Italian referendum, a game changer for the euro?

This article was written by Ipek Ozkardeskaya, Senior Market Analyst at FCA regulated broker London Capital Group Holdings plc (LON:LCG).

Ipek Ozkardeskaya, LCG

Ipek Ozkardeskaya, LCG

European markets are nervous before Italy’s constitutional referendum due on Sunday 4thDecember, as the vote could retrace the path of Italy at the heart of the Eurozone, and also have consequences for the future of the euro and the European Union.

Although the multi-year debt crisis has taken its toll on the European Union’s economy and lead to the rise of anti-austerity groups across the single currency markets, the integrity of the Eurozone, and more broadly the European Union, had never been under a severe investigation. The anti-austerity supporters were seen as marginal groups and despite numerous threats, they have been given relatively little attention. After all, it was unthinkable to question the existence of the Eurozone and the European Union.

In this sense, the Brexit referendum may have been a turning point in the history of the European continent. The UK’s decision to walk apart from their EU peers revived hope among the anti-austerity supporters in other EU countries.

The UK has somewhat made the impossible, possible.

Although Italy’s constitutional referendum is not directly on whether or not Italy should leave the euro or the single market, it is expected to bring along more serious political debates in the near future, such as the country’s euro membership and perhaps its EU membership.

On Sunday, Italian citizens will decide whether they would like to proceed with the constitutional change, which aims to give additional seats to the party which has won the majority of votes in elections for Chamber of Deputies. In other words, the referendum comes down to strengthening the Secretary of Democratic Party and Prime Minister Matteo Renzi’s power at the heart of the government.

What does a ‘no’ vote mean for the future?

Despite earlier talks that Mr. Renzi would resign in case of a ‘no’ vote, we believe that the outcome of the referendum will not have an immediate impact on Italian politics. Mr. Renzi is unlikely to give up on his role either way.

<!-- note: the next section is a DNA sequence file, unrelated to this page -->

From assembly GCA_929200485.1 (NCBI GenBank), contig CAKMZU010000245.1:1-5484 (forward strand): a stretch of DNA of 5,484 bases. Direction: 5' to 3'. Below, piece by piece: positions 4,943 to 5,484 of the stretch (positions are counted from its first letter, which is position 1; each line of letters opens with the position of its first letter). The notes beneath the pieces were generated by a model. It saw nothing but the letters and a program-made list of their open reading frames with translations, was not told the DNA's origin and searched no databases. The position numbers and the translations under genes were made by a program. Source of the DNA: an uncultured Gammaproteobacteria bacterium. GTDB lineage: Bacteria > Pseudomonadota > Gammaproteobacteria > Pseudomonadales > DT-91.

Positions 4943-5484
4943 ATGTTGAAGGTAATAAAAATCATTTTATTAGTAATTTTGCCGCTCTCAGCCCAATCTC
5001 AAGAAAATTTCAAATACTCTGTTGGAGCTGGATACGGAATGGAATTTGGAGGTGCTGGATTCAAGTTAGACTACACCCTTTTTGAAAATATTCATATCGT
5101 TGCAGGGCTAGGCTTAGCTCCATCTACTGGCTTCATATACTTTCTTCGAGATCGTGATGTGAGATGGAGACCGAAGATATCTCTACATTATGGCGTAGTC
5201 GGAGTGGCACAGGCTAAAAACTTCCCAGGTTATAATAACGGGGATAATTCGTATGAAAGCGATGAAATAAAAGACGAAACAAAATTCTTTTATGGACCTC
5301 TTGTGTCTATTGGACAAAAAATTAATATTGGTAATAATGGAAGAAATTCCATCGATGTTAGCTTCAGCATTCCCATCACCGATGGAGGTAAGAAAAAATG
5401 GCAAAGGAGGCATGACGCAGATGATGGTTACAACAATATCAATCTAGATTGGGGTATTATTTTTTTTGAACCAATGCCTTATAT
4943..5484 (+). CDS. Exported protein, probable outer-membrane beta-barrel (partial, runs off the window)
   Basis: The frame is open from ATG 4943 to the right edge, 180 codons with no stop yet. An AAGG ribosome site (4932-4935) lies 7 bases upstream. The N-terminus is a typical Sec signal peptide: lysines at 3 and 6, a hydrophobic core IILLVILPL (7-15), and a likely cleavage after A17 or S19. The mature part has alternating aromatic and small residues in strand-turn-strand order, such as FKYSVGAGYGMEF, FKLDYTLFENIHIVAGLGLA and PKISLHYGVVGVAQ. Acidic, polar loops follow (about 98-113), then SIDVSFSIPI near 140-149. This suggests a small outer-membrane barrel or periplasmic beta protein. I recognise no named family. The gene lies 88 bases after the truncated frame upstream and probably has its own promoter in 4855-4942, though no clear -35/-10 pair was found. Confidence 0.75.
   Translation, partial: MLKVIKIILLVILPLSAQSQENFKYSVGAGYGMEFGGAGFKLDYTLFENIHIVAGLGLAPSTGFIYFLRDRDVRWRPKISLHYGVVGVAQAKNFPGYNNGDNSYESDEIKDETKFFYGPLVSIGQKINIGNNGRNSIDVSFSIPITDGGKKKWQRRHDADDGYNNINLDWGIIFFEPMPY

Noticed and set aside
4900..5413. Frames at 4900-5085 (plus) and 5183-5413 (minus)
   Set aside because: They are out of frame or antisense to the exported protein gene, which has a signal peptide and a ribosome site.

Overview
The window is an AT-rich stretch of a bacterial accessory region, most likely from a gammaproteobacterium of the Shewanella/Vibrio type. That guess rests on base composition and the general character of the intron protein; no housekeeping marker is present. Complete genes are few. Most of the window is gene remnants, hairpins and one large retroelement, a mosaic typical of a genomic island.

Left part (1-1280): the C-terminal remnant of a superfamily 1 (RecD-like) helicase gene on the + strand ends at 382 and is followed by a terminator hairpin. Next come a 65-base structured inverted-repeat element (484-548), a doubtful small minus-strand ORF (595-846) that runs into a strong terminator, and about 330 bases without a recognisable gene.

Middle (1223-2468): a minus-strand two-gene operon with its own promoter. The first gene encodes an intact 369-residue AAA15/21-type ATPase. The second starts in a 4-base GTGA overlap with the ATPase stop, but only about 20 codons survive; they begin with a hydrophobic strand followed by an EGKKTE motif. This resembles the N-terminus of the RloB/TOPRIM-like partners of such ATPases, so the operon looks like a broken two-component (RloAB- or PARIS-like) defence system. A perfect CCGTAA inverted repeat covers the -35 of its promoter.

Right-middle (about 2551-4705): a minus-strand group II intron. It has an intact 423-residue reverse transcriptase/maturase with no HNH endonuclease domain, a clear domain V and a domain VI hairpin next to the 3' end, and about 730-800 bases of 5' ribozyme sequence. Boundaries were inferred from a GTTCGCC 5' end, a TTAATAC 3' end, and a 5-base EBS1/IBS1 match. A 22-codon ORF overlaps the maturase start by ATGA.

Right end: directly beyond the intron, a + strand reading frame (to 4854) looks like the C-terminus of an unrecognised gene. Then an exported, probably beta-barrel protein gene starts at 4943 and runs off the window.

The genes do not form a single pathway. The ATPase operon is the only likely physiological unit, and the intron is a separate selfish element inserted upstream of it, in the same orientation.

Nevertheless, such defeat could be expected to bring along early elections in Italy and the rise of the populist Five Star Movement, which has promised a referendum on Italy’s membership in the euro area.

Although the probability for such an aligning of stars appear to be too low to call, the risk is concrete.

Could Italy leave the euro?

Only a year ago, the majority would find the idea of leaving the euro extreme. But today, such disintegration is credible, possible and even likely.

Immediate risks on euro

A ‘no’ vote could severely shake up the euro markets at Monday’s opening.

Of course, the ‘no’ vote does not directly stipulate the Italian depart from the euro, or the European Union. But the markets will undoubtedly price in an increased probability of euro disintegration and bring forward the possibility of euro-US dollar parity in the medium term.

‘A euro at two speeds’

The possibility of ‘a euro at two speeds’ will depend on how much traction the idea would gather at the heart of the Eurozone countries.

The rise of the right wing across many member countries suggests that a renewed euro-project may never see the daylight. Such chaotic political and financial situation could hardly lead to efficient negotiations among the members.

Don’t panic, just be aware

In this perspective, if it ever comes to the point of leaving the euro, there is a better likelihood for Italy to return to its national currency, the lira.

There is no need to say that the contagion effect could be terrific for the overall dynamics within the Eurozone.

Member countries have been suffering from an inefficient monetary policy for many years. The massive intervention from the European Central Bank brought along moderate economic growth and only a slight convergence between the core and the periphery.

Yet, the negative interest rates and heavily distorted asset prices increased financial risks across the Eurozone and Mario Draghi’s ‘bazooka’ could unexpectedly fire back on the real economy, especially in case of lower Eurozone conviction. As such, many member countries, including – Italy, Spain, Portugal and France – could face a rapid fall in their sovereign bond values and this situation would trigger a broader manifestation across the single currency area.

There is no doubt that the latter scenario would have catastrophic consequences for the European markets all together.

Economists at the world’s leading banks warn that severe capital outflows and wide-ranging turmoil across the European markets, would force policymakers to rapidly revise their plans.

According to the recent opinion polls, a majority of European citizens still believe in the single currency. Nevertheless, the most recent history has shown that things can change fast.

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